(Steve Cummings/ Jim Zub/ John Rauch; Image Comics)
The first arc of Wayward is complete and is one of the best ongoing series out right now. It’s a story filled with magic and the supernatural perfectly blended with the familiar. It’s an alluring take on a culture that in the West is often filled with cliché, neon half-truths and generalizations. It’s not just alluring, but it’s refreshing. The creative team made up of Steve Cummings (Art), Jim Zub (Story) and John Rauch (Colors) handle the concepts within Wayward with care and authority, giving readers a genuine approach to Japanese culture.
The supernatural threads throughout the series allow for enjoyable and historical glimpses into Japanese folklore, but the greatest achievement of Wayward is the ability to portray believable and natural impressions into the life of the story’s protagonist, Rori Lane, amongst the supernatural without chalking it up to typical teenage angst. Readers have enjoyed the inclusion of supernatural elements unique to Japan since the premiere issue, which have lit up the pages with dazzling action sequences filled with monsters and spirits deeply rooted in Japanese lore, but it’s the human aspect of the characters within the series that grounds the story and breathes life into Wayward.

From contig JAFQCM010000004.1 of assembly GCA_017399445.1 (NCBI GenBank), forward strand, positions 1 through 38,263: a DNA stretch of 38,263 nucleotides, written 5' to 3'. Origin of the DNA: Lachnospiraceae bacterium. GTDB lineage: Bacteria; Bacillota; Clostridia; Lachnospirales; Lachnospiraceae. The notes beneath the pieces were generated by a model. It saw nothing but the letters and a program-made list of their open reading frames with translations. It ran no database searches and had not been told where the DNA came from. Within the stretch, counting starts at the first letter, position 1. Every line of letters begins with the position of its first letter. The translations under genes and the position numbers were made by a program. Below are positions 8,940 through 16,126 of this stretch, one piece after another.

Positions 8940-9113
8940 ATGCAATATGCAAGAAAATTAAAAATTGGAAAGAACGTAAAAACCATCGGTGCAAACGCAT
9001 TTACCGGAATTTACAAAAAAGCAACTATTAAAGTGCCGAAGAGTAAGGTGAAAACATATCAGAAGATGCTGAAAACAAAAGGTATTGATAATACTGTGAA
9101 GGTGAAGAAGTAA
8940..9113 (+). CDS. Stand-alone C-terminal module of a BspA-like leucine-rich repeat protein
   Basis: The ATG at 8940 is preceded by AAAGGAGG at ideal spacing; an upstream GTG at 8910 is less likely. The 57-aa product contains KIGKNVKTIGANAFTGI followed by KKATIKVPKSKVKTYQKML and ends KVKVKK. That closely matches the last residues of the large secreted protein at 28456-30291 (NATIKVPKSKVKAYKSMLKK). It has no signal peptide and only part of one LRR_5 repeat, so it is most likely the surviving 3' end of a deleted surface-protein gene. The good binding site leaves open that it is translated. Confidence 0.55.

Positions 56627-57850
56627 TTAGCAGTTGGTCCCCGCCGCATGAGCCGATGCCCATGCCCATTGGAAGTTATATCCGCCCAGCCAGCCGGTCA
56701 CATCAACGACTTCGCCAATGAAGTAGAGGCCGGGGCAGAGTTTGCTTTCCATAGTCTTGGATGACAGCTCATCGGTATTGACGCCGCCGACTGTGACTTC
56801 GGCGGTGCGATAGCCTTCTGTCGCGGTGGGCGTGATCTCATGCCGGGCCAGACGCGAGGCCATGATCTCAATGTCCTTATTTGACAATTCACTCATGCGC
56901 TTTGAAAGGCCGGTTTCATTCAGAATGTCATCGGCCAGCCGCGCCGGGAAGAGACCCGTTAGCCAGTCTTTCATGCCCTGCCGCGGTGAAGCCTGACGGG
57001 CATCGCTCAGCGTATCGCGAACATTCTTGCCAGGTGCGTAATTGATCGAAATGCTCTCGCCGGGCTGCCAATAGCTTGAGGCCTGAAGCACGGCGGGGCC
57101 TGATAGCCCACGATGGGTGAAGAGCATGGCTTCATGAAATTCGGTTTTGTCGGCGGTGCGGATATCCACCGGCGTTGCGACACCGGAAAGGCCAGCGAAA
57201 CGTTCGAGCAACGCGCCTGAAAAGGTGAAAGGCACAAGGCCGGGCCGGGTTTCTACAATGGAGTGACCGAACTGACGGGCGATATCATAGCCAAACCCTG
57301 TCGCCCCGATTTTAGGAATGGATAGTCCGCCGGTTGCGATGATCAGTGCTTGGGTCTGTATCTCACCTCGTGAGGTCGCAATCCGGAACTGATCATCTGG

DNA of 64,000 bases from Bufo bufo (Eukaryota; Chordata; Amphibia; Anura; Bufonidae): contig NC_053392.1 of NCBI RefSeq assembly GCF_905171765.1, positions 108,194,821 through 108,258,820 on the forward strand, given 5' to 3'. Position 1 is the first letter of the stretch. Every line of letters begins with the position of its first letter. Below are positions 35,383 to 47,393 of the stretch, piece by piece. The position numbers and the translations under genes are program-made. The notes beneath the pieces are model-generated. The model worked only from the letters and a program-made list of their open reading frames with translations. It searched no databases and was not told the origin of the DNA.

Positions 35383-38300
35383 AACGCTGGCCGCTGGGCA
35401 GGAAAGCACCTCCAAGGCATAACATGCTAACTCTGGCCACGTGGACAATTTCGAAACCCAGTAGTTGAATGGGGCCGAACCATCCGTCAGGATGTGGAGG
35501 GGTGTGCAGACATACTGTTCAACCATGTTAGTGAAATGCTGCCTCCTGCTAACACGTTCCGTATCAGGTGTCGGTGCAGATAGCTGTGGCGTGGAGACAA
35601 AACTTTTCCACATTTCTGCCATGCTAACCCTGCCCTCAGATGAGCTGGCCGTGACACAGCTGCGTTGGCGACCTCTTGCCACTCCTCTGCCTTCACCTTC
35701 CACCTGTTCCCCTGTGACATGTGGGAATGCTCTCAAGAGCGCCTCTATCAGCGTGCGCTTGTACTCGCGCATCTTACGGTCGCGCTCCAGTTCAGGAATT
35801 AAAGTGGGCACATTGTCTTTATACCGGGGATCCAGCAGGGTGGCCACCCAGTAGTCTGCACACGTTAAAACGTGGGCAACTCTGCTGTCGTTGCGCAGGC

Dismissing the hardships that Rori is experiencing as typical teenage baggage seriously undermines the capabilities of the creative team and minimalizes the seriousness of the issues that are represented in series.
The story begins by Rori calling herself a “half-breed” because of her mixed Japanese and Irish heritage. This attitude places belonging and acceptance as primary themes in the series. She’s torn between cultures. Cummings and Rauch purposefully draw her to represent both cultures. Her bright, colorful Japanese fashion is contrasted with physical attributes akin to Northern Europe, like her flaming red hair and bright green eyes. We don’t get a view of her life in Ireland where she was able to “wow peers with her Japanese language skills,” but the differences are abundantly clear when she arrives at school in Japan. Her teacher asks her if her vibrant red hair is natural or if it is dyed and threatens that she may have to dye it black in order to fit in and “not be labeled as a troublemaker.”
The idea of fitting in is an important aspect of teenage life and deems Rori as a bit of a social pariah because of her mixed heritage. It might be easy to regard this as teenage angst, but this struggle is with identity is embedded into the core of her being. It’s something she cannot fix and eventually may come to accept, but it’s the idea of being stuck in the middle. Not truly one or the other.
These sorts of experiences are not only internally isolating, but socially as well. Cummings and Rauch highlight her loneliness by utilizing panel depth and space to show Rori alone and separated from her peers in large panels. She’s often just outside of the light source in the panels and like the supernatural, sticks in the shadows.